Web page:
Built-in-the-Wall Shelving - Reclaiming Hidden Storage Space

4 Hours

Our daughter's closet has a large, blank wall on one side. It was a perfect spot for some added storage and display shelving for her little collections.

Since this was was not a load bearing wall, I could carve into it without worrying about the roof caving in or adding a header. I sliced open and peeled off the drywall, creating the rough opening.

The studs got cut off with a oscillating multi-tool, below the edge of the drywall.

I wrapped the opening with 2x4s, just to replace some support within the wall. It got screwed into the remaining studs I'd cut off and ended up laying flush with the rough opening.

Assembled with pocket holes

The basic shelving unit is a box, made from select pine 1x4s screwed together and backed with a piece of beadboard paneling. I made the whole thing a little to tight and had to persuade it into place with a rubber mallet.

The gentle persuader

I added a couple more horizontal 1x4s with pocket holes and screws for shelving.

A face frame constructed from 1x2s gave the unit a heavier, finished furniture / cabinet kid of look. It also strengthened the shelves and squared up any slight warping imperfections. It got attached with 2" finishing nails.

After some nail hole putty, I gave the unit a light sanding and slightly rounded the edges of the protruding wood. It would help keep the paint from chipping later and hopefully prevent injury if someone was to bump into it after tripping on kid stuff that will surely litter the floor of the closet in the future.

After some caulk and a couple good coats of primer, the piece is done. Waiting for final paint. It will get a gloss white finish. Our daughter is probably going to choose light blue walls as we complete the remodel. Here's a digital preview:

This can be a weekend, do-it-yourself project that's actually not that difficult to do. I've got a ton more step-by-step info on the blog with tools, techniques, and inspiration explained in more detail.

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John @ AZ DIY Guy

Want more details about this and other DIY projects? Check out my blog post!


Have a question about this project?

3 of 10 questions
  • Rod
    on Jan 11, 2018

    Could this possibly be made with 1x6s? My 16-year-old daughter has a few SHOES?
    • John @ AZ DIY Guy
      on Jan 12, 2018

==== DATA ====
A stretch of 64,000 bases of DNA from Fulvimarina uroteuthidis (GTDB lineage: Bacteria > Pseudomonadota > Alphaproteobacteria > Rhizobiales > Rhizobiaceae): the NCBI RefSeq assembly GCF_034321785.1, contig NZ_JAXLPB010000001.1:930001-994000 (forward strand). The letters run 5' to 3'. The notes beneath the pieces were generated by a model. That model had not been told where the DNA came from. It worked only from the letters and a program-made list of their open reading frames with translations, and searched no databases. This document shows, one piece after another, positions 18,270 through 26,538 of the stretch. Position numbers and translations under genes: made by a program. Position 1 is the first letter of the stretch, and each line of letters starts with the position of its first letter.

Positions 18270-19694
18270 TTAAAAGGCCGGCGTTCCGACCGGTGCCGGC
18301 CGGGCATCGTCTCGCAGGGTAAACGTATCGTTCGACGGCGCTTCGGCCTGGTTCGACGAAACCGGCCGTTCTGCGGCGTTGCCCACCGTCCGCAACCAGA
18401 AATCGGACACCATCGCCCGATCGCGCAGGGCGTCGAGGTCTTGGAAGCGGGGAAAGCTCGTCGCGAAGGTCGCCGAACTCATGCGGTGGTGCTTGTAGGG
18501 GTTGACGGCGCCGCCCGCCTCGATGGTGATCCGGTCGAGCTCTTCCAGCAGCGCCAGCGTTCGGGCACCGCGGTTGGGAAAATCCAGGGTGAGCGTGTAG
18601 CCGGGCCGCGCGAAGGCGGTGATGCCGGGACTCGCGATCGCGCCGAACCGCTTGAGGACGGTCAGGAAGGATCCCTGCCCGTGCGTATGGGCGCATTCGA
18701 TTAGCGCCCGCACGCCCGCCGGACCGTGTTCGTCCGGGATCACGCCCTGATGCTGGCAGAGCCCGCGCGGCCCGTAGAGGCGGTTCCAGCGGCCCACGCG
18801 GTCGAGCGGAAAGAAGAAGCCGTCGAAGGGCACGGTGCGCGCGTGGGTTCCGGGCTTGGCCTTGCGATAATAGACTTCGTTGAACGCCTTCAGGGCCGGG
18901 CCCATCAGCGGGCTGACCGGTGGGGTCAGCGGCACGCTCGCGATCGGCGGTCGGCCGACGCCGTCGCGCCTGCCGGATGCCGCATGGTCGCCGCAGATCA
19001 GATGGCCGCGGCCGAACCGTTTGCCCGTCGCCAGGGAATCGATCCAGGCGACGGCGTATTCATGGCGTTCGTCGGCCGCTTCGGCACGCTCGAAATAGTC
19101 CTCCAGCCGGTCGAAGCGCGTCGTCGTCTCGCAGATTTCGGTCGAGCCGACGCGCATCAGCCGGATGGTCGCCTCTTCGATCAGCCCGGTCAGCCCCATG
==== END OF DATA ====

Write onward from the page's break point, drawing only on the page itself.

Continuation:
I don't see why not. Depending on the thickness of the wall, it would likely protrude outward a couple inches. Cool idea!
  • Lynn
    on Sep 20, 2019

    How do you know what wall's are load bearing or or witch ones aren't.

    • John @ AZ DIY Guy
      on Sep 22, 2019

      In my case, it was a short length, interior wall, just partitioning two closets. There were two adjoining exterior (originally exterior anyway) walls, one of which would be carrying the load. I still added more framing than I needed to keep everything solid. Here's a good article on WikitHow to get started in your investigation: 3 Easy Ways to Tell if a Wall is Load Bearing.

  • Lyn
    on Dec 8, 2019

    I've been thinking about doing this above the ledge to my basement stairwell, but I want to cover it with doors to cover miscellaneous plasticware. It's messy no matter what. But the doors can't be too big because there's not much room in the stairwell. How deep are these shelves?

    • Sandra
      on May 19, 2020

      I haven’t done this yet, but I would think it’s as deep as the frame work is. Most likely 4 inches, minus the depth of the board or sticky paper or wallpaper you put on the back wall. They put bead board. I have been wanting to do this in my husbands bathroom so he has more storage. And I want doors too.

Join the conversation

3 of 87 comments
  • Bubba
    on Jan 30, 2019

    Better make sure that wall is NOT load bearing before you start cutting out studs.

  • Kathryn
    on Oct 4, 2019

    I have wanted to do something like this for a long time. Great job! However, I wouldn't bother cutting existing studs, just make short shelves between them. Thanks for the excellent instructions.

    • John @ AZ DIY Guy
      on Oct 5, 2019

      Thank you! The between the studs approach is absolutely a great way to go. If you check out my original, linked blog post you'll see the version that inspired me. Cristina from Remodelando la Casa had built a narrow version, without the face frame, snuggled between the studs. I felt I had to take advantage of the big, open wall space, so I plowed though those studs.

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